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Into the Congo: saving bonobos means aiding left-behind communities, an interview with Gay Reinartz
September 23, 2010
Gay Reinartz will be speaking at the Wildlife Conservation Network Expo in San Francisco on October 3rd, 2010.
"From a place of privilege, I have had the opportunity to look upon a society essentially reduced to its simplest, most fundamental term—survival. In Congo, I have witnessed wider extremes of cruelty and kindness, exploitation and generosity, revenge and forgiveness," Gay Reinartz told mongabay.com in an interview. While developing and directing BCBI—a program established through the Zoological Society of Milwaukee (ZSM)—Reinartz has spent years working closely with Congolese communities in order to improve lives and, hopefully, ensure the long-term survival of the bonobo.
"Bonobos have a playful nature. The idea that bonobos are a peace loving society is true—but to a certain extent," Reinartz explains. "This trait is relative and must be seen in comparison to other great ape species. The media have overplayed bonobos as peaceniks. While it’s true that bonobos show less aggression, that they have less big-male domination, that 'wars' have not been observed, they do fight. […] Nevertheless, the bonobo has evolved ways to deal with social tension and reduce aggression or conflict—that being social sexual interactions—having intimacy and intercourse for reasons other than reproduction—and empathy."
To save the world's least known great ape, the BCBI has developed a number of initiatives. The organization has trained Congolese field workers to survey bonobo and other large mammal populations in Salongo National Park, providing baseline data for before and after conflict erupted in the region. The surveys are also studying different bonobo densities in a number of sites in the park, variously affected by poaching.
BCBI has also established programs to support protective measures in the park, including setting up an anti-poaching patrol, training park guards, and coming through with supplies and funds for park guards in emergencies. Reinartz says the situation is incredibly difficult for park guards, and often dangerous especially when facing elephant poachers.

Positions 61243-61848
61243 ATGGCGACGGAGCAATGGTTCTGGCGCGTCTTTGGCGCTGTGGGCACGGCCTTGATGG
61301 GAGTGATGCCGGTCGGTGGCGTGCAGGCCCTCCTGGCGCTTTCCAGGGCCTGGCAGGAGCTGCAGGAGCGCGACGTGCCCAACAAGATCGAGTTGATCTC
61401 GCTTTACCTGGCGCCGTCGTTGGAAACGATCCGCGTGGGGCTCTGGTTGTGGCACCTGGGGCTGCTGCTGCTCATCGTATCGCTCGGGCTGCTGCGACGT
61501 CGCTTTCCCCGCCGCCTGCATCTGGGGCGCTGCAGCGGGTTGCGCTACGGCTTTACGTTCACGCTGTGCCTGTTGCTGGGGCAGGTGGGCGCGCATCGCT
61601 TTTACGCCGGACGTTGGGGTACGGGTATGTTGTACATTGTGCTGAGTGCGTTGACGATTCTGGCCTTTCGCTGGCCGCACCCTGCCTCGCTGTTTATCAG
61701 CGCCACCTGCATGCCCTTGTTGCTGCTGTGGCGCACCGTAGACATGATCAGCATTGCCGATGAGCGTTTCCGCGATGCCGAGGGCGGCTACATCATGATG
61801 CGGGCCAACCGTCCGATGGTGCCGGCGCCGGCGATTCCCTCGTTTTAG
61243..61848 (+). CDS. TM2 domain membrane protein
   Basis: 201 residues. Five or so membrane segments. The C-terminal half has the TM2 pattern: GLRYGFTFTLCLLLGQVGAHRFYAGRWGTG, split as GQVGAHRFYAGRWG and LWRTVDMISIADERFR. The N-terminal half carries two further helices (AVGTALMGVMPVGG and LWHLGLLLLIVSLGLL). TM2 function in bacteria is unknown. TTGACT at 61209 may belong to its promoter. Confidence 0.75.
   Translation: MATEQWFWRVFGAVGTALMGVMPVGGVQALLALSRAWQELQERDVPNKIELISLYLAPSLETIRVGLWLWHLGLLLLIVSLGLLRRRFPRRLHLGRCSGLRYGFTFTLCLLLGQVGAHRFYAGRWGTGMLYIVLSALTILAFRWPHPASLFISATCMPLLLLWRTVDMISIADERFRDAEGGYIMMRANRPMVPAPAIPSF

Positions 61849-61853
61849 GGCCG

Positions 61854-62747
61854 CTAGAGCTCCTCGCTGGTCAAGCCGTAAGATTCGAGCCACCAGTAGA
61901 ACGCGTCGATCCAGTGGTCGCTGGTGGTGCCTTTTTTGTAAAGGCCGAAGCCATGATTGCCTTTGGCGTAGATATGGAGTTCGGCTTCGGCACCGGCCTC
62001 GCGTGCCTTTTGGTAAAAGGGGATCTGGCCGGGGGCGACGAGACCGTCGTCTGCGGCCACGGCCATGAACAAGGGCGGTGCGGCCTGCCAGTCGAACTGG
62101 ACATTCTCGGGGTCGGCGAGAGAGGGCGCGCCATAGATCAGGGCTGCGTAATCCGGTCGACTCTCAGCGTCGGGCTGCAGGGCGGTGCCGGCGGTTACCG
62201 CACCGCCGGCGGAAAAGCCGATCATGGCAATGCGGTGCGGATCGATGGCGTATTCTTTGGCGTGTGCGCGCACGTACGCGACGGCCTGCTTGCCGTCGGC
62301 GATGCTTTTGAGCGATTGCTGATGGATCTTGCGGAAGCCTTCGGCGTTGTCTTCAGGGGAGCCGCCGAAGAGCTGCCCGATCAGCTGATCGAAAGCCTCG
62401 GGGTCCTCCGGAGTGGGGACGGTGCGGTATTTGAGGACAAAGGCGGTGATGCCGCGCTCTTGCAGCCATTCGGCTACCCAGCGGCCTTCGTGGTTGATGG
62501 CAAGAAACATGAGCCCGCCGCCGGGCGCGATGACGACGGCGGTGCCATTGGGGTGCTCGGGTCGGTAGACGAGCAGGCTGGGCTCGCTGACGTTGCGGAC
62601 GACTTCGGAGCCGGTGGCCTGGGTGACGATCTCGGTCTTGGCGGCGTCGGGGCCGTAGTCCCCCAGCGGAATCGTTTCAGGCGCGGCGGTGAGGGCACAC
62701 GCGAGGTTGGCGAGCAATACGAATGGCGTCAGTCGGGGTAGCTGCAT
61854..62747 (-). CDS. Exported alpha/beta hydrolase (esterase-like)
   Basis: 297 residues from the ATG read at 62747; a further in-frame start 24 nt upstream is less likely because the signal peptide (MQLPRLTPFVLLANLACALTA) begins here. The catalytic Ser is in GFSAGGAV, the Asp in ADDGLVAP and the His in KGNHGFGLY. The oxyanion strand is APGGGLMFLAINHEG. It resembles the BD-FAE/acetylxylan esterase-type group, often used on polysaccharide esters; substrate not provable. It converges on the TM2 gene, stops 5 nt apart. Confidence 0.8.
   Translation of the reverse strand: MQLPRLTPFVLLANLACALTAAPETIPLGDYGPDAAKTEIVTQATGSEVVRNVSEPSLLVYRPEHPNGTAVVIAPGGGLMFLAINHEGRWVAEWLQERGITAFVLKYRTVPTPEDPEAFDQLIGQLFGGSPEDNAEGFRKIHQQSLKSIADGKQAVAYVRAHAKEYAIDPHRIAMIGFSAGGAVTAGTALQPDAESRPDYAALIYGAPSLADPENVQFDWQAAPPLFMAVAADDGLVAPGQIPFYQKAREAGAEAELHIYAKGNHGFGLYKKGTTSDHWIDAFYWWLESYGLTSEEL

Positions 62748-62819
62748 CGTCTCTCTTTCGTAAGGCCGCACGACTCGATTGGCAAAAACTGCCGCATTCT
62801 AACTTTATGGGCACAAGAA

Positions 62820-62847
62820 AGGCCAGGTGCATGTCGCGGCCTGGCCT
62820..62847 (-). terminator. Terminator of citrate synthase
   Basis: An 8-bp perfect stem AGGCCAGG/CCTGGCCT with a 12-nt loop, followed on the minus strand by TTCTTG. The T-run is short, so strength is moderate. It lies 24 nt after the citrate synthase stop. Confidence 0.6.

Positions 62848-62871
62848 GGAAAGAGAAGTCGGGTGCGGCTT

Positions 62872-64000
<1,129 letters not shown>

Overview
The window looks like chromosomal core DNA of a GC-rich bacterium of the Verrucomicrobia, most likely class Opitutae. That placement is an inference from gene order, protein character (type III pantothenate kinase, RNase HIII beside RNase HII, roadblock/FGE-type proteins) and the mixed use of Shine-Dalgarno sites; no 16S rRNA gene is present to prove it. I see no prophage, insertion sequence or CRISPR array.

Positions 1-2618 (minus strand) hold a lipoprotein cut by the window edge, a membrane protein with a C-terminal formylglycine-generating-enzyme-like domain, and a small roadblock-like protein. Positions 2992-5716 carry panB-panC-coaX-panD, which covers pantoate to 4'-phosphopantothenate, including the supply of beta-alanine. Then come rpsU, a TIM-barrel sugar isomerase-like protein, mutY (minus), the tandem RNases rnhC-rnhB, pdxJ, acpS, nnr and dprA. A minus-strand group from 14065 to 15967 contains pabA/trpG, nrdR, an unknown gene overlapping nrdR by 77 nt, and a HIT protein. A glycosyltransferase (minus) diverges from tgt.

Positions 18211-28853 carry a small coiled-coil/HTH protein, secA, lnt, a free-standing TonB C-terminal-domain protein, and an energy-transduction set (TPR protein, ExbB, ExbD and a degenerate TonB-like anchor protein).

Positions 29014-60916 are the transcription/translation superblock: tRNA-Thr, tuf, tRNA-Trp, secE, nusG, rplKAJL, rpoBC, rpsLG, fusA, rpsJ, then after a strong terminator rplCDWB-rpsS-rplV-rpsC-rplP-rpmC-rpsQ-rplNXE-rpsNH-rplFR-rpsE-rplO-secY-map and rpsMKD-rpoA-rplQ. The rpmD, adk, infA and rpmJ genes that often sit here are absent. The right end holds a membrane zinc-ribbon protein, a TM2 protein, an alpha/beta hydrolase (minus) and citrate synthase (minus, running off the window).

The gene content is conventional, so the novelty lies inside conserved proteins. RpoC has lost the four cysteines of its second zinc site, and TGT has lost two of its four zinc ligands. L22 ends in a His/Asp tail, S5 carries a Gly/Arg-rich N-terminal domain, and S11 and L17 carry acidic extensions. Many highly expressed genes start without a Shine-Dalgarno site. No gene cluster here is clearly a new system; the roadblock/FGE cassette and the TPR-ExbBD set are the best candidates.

The biggest current threat to bonobos and most of the wildlife in the park is hunting: the great apes are killed for bushmeat as well as trapped in snares meant for other big mammals. Given the poverty of the region, and few ways to make money, the bushmeat trade has boomed in the Democratic Republic of Congo.
"So, how do we convince them not to hunt? We have to give communities incentives to do something else and begin to build greater awareness. At the same time then, the park guards have to do their job in law enforcement. The two approaches must work from either side simultaneously—one with the other," says Reinartz.
Giving communities incentives not to hunt includes working on providing new economic and education opportunities, both of which are basically non-existent in the region. BCBI has established a farming cooperative with a local NGO, helping villagers can learn to grow their own food and hopefully start up markets to sell the extra. The organization has also set-up primary schools, including providing materials and paying local teachers, and adult literacy courses. In such a region, if conservation is to succeed, conservation programs have to become humanitarian programs, filling in the role of a crippled government, a battered economy, and a region still suffering from bouts of violence. Part of the battle, says Reinartz, is convincing people that conservationists can be trusted, that BCBI won't abandon communities if times get rough again.
"For many people, even though they might understand why and regret that elephants, bonobos and other animals have vanished from their communal forests, they consider conservation efforts as just another way they are being cheated and neglected. To change these attitudes will take a long time and program consistency to overcome generations of negative conditioning and hopelessness," she says, adding that "what surprises me is that they aren’t more cynical than they are."
Even in the face of war and poverty, Reinartz is clearly amazed at the generosity and strength of many of the Congolese people.
In a September 2010 interview Gay Reinartz spoke about the uniqueness of the bonobo, the challenge of saving a species in one of the world's most forgotten places: the Congo, and of combining conservation work with humanitarian programs.
Reinartz will be presenting at the up-coming Wildlife Conservation Network Expo in San Francisco on October 3rd, 2010.
INTERVIEW WITH GAY REINARTZ
Mongabay: What is your background?
Gay Reinartz: I have been working for nearly 30 years in different capacities with bonobo conservation. I became acquainted with bonobos in the line of my work with the Zoological Society of Milwaukee. In 1988, I established the Bonobo Species Survival Plan (SSP, AZA) and coordinated it since, and I have been working in DR Congo since 1997. My training is in population genetics and evolutionary biology and my entire professional career has been focused in wildlife conservation. I obtained my PhD studying genetic variation in the bonobo. I developed and currently direct the Bonobo and Congo Biodiversity Initiative (BCBI)—a field conservation program that helps protect the bonobos in the Salonga National Park.